“All imported goods (be it finished goods, raw materials, components or packaging materials) are liable to payment of import tax, sales tax and/or any other taxes as prescribed by the law (see s. 8 of the STA 2018) unless they have been exempted. In this instant case, the appellant paid the import tax and sought exemption to pay the sales tax. Therefore, the certification for exemption of sales tax was meant for the imported goods which were for the manufacture of finished goods. The certification for exemption of sales tax, therefore, would not necessarily lead to the conclusion that the finished goods must be finished taxable goods. …. If the Drafters intended the words “finished goods” to mean “finished taxable goods” in Item 1 of Schedule C, they could have done so like in other parts of the Schedules. The words “finished taxable goods” were used in Item 5 of Schedule C. The words “taxable goods” were used in Items 35 and 66 of Schedule A as illustration. It was held that “Parliament does nothing in vain, the Court must endeavour to give significance to every word of an enactment, and it is presumed that if a word or phrase appears in a statute, it was put there for a purpose and must not be disregarded”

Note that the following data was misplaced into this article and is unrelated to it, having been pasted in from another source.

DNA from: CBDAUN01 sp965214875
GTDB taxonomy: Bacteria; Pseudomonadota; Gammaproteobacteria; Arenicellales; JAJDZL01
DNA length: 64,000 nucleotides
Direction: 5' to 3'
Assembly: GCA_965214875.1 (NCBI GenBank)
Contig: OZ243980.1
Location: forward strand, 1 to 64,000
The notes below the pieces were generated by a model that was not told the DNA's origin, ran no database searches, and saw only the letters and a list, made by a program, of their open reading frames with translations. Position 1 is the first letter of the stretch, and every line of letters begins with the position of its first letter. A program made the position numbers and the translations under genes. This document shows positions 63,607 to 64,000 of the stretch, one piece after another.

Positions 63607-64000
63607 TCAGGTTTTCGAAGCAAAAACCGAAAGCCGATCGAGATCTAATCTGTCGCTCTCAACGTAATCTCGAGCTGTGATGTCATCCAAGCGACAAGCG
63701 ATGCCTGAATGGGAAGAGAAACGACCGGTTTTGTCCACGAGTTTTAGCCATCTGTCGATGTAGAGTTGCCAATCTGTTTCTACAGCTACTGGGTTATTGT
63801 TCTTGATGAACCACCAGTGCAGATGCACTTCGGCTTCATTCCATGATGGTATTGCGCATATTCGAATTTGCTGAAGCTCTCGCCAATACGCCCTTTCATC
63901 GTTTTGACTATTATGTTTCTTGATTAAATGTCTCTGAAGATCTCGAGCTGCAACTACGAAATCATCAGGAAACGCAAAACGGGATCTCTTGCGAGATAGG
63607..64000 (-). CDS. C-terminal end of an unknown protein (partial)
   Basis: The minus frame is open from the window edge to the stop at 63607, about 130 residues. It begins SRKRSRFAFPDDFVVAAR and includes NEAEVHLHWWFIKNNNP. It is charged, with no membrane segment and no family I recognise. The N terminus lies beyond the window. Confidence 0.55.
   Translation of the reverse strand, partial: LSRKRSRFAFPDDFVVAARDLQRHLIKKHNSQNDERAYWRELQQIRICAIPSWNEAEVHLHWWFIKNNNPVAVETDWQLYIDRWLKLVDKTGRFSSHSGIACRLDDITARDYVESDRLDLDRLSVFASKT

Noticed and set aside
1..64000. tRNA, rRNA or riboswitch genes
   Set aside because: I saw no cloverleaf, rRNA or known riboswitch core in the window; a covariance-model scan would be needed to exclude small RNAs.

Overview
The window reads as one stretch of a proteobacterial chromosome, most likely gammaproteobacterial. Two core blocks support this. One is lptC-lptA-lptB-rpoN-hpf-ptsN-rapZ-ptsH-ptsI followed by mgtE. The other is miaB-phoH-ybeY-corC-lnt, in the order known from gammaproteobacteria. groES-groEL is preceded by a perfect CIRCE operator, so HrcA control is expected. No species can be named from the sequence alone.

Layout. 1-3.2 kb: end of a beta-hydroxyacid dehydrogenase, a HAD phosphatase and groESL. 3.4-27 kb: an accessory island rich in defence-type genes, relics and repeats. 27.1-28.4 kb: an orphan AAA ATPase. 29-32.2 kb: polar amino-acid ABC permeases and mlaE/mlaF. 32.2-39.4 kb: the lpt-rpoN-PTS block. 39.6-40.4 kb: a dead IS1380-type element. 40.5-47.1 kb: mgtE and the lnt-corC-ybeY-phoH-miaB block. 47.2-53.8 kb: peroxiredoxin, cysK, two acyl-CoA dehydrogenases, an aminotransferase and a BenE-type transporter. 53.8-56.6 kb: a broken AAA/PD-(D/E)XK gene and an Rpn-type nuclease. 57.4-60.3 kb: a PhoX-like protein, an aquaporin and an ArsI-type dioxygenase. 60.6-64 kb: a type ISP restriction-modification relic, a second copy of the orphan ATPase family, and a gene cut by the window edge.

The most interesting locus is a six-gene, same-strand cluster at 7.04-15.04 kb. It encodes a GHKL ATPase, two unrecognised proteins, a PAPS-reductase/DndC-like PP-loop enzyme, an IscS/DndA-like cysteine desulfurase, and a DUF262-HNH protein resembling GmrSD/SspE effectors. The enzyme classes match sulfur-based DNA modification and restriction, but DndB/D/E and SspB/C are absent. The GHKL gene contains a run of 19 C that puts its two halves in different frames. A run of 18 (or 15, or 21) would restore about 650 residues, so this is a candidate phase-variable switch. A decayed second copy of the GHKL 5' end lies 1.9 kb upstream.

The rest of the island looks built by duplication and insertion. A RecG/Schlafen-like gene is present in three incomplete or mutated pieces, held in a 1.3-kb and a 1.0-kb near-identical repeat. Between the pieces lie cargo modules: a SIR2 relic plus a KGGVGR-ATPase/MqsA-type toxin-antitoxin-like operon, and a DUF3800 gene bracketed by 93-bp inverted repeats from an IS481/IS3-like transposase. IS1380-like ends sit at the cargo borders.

• The Customs were not entitled to impose additional conditions over the existing conditions under the Exemption Order. Any other condition imposed has to be other than the conditions already stated in column 4, item 1, Schedule C. In the event, there were changes to the wording of Schedule C, it has to be done by proper legislation such as through the Exemption (Amended) Order 2022.

  • The amendment to the Exemption Order bolsters the contention that the meaning of the original wording “finished goods” was not limited to only finished taxable goods, otherwise, there was no necessity to subsequently amend Schedule C in 2022.


The Court of Appeal’s ruling marks a significant precedent in the interpretation of the Sales Tax Act 2018, addressing core principles of taxation statutes and clarifying the scope of terms like "finished goods" under the Exemption Order.

7 March 2024